Research has shown that the human visual system is suit our natural preference.at processing information that’s oriented in the horizontal and vertical planes—that is, up and down or left and right—in relation to the viewer, than information oriented at other, slanted angles. In the natural world, for example, our visual systems are better with tree trunks and flat landscapes than sloped roofs and hillsides. The modern built environment contains a preponderance of horizontal and vertical lines, but research is as to whether our visual systems have adapted to the built environment or whether we’ve built that environment to
published in the journal Perception takes this investigation into the digital world where students, teachers, and parents have all been spending a since March. Lucky for all of us, it seems that human visual processing is more complex, and more adaptable, than previously thought.
The researchers first needed to create a brand new method of testing human response to visual stimuli, one that did not require any motor component other than the focusing of the eyes. By removing any other motor component—pointing, clicking, or even speaking—they could see directly and in real time subjects’ ability to detect target stimuli amid visual “noise” in photographs simply by focusing their eyes on it. The “noise” consisted of randomly-placed white squiggles on a dark background and the targets were a set of five or six aligned squiggles amid them. As in previous, motor-mediated tests, angled targets were detected slower and less accurately than were horizontally- and vertically-oriented targets.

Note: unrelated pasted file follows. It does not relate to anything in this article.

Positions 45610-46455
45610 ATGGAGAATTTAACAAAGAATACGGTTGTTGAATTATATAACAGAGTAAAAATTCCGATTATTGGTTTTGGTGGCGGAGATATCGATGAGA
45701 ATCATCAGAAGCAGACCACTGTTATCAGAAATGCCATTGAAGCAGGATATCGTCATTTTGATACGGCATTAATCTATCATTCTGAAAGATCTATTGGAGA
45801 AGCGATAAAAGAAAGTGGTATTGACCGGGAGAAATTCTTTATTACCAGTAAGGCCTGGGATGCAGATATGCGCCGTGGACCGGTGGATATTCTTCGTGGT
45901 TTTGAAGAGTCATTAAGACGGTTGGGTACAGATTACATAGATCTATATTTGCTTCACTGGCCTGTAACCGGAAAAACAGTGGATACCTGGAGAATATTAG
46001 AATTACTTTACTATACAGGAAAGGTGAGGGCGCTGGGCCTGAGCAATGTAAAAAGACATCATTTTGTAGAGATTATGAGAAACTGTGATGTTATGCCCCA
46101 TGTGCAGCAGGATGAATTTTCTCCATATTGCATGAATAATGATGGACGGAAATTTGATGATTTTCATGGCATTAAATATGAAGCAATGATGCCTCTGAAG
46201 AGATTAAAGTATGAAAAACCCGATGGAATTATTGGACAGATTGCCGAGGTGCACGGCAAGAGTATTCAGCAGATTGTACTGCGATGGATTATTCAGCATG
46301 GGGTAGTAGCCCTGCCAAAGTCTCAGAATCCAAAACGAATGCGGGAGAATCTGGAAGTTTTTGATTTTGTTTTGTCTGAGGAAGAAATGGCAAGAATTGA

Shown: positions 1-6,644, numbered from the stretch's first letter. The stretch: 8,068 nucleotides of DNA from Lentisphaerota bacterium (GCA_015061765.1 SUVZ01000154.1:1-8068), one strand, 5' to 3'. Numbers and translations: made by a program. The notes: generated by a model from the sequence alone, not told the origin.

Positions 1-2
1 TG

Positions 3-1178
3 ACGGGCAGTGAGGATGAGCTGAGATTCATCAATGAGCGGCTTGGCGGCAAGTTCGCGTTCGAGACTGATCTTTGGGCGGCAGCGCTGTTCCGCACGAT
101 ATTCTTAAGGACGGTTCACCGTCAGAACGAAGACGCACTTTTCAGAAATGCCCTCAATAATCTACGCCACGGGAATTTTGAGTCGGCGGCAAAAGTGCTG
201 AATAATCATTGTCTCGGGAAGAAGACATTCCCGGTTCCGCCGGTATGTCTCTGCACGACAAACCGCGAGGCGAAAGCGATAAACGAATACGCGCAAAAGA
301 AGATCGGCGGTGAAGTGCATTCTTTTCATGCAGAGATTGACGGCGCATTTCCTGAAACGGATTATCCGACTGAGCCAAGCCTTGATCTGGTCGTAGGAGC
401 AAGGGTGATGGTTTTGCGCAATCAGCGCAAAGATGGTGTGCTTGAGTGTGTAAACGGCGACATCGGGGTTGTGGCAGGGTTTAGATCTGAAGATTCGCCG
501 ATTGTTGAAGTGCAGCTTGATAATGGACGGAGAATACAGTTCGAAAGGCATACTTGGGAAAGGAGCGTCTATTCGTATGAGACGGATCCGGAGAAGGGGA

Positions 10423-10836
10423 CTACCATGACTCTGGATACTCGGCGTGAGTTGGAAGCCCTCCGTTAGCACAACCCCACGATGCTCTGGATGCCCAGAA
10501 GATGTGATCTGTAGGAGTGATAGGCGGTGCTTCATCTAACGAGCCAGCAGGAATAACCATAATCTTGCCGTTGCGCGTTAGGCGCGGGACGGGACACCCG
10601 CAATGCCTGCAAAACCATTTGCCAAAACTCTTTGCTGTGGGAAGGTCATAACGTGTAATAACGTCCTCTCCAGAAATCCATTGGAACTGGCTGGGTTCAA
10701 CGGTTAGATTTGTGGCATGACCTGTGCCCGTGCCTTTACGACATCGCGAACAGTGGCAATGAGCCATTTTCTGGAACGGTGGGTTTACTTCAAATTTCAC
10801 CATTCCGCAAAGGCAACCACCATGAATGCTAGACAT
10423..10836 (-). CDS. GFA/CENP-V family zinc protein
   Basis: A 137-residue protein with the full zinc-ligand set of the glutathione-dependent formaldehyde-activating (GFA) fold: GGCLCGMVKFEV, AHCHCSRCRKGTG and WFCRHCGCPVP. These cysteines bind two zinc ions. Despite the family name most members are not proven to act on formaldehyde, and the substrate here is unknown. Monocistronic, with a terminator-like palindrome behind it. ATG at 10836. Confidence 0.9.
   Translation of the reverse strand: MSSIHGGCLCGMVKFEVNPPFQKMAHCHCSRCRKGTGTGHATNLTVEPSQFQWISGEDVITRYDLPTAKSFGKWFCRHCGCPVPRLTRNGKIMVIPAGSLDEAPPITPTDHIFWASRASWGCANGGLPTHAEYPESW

Armed with this new tool, the researchers dropped their college student subjects into the virtual world to see how four hours of immersion in the popular—and rigidly vertical/horizontal—online game Minecraft might change their responses. Both the treatment and control groups were given the visual stimuli test first. Control group members were asked to limit their screen time (including video games, TV, and smart phones) for the same four-hour period that the treatment group was in the game mining, building, adventuring, and avoiding its hostile 8-bit mobs. Then the visual stimuli test was repeated on both groups to see what, if any, changes in response could be detected.
The treatment group showed a modest but statistically-significant boost in the speed and accuracy of their detection of vertical and horizontal stimuli. Though neither group evidenced any changes in their ability to detect stimuli on slanted angles. The researchers conclude that, far from damaging young eyes, virtual immersion of this type (a 2D rendering of the 3D world) provides benefits that can extend into the real world.
The human visual processing system, likely more complex than originally thought, shows robust adaptability far beyond real-world stimuli. The question of which came first—the horizontal world or our preference for it—remains unanswered. This research, however, seems to set the stage for the ultimate answer. And it’s an important question because we’re facing a new version of the built environment: the virtual built environment. And it looks like we’re allto more screen time for a good while to come.
SOURCE: Daniel Hipp, Sara Olsen, Peter Gerhardstein, “,” Perception (October 2020).